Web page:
Dual-Boot Made Easy

First, a primer on the boot configuration data (this is the gist of the program called EasyBCD).

The sequence of booting Microsoft’s Windows Vista, Windows Server 2008 and Windows 7 operating systems is different from any previous version of Windows that uses the NT kernel. First, when the computer is switched on, either the BIOS or the EFI is loaded. In the case of a BIOS system, the MBR of the boot disk, which can be a hard drive or external media, is accessed, followed by the boot sector of the drive or of the relevant hard disk partition. This boot sector then loads the rest of the boot blocks. For Windows Vista, the boot sector loads the Windows Boot Manager (with filename BOOTMGR), which accesses the Boot Configuration Data store and uses the information to load the final stage, the operating system.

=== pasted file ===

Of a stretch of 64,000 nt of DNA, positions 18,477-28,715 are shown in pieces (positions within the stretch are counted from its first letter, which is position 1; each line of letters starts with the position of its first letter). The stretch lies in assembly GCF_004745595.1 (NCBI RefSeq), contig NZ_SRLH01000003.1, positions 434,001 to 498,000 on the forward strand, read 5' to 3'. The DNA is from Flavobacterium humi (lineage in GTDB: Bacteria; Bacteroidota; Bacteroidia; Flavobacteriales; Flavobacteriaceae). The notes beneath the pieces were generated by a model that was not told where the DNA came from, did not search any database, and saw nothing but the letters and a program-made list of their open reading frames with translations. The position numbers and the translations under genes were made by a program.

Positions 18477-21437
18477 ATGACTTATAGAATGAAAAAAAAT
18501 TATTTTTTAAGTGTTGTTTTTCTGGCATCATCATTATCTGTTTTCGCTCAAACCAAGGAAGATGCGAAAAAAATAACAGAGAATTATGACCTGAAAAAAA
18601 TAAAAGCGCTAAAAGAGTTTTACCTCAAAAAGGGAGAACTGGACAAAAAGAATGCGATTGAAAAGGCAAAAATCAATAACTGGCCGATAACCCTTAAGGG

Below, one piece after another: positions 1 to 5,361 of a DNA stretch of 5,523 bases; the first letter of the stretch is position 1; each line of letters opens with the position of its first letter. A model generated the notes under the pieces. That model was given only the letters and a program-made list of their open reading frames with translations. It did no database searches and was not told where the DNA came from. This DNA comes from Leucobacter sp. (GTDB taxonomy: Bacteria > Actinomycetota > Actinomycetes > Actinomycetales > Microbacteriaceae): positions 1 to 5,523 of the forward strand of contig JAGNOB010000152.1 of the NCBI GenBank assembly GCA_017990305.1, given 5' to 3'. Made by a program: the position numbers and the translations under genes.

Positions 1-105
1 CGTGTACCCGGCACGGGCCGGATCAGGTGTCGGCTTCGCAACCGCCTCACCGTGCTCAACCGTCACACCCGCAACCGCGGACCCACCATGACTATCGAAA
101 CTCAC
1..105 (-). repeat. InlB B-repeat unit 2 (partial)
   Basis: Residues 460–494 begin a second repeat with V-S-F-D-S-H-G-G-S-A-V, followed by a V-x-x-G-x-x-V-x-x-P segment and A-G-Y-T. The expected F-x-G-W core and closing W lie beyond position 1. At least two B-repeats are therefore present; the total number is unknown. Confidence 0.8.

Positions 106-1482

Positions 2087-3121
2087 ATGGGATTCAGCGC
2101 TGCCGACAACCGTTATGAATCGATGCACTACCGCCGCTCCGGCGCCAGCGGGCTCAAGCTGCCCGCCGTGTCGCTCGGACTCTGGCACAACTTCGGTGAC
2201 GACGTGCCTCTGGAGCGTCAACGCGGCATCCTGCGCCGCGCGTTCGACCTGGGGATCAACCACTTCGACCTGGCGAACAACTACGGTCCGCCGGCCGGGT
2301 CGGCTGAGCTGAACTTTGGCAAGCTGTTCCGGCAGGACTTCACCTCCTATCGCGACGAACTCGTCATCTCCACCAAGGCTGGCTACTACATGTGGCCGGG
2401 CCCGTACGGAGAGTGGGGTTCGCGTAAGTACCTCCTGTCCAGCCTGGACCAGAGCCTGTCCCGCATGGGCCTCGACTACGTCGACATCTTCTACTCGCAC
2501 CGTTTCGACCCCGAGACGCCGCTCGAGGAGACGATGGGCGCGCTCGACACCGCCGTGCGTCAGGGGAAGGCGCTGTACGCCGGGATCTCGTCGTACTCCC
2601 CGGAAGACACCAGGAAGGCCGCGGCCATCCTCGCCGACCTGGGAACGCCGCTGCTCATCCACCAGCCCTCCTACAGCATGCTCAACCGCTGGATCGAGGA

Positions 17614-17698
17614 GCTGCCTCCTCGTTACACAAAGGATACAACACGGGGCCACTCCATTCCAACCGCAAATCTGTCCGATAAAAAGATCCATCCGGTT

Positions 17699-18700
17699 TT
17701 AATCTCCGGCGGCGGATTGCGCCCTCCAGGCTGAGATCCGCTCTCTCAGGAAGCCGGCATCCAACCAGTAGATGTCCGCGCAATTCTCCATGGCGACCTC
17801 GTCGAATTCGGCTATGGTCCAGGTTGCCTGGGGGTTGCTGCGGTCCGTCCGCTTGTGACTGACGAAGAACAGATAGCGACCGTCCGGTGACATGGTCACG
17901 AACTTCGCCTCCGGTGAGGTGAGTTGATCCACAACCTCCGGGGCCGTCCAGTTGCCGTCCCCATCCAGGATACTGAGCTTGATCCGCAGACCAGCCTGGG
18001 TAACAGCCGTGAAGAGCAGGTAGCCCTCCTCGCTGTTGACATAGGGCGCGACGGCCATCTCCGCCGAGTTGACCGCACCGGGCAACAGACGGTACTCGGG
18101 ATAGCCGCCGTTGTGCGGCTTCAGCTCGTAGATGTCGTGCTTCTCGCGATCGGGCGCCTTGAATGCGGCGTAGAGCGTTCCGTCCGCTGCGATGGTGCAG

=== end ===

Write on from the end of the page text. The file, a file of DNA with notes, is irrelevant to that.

Setting up dual-boot between Windows 7 and Windows Vista, or the various combinations of XP, Server 2008, Server 2003, Linux, BSD and Mac OS X is a breeze with a free Windows program called EasyBCD. Since EasyBCD is a Windows program, you have to install your Windows OS first before setting up a dual boot with other non-Windows OS (if you want).

For a dual-boot setup between Windows 7 and Leopard Mac OS, click here.

EasyBCD has the following features:

  • Boot from USB, Network, ISO images, Virtual Harddisks (VHD), WinPE
  • Repair the Windows bootloader, change your boot drive, create a bootable USB
  • Rename entries, set default boot target, change BCD timeout, hide the boot menu
  • Create your own custom boot sequence, hide drives on boot, backup and restore configurations, and more!
  • Be forewarned though. Back up your system if this is your first time exploring EasyBCD. Unless you know what you are doing, it’s better be safe than sorry.

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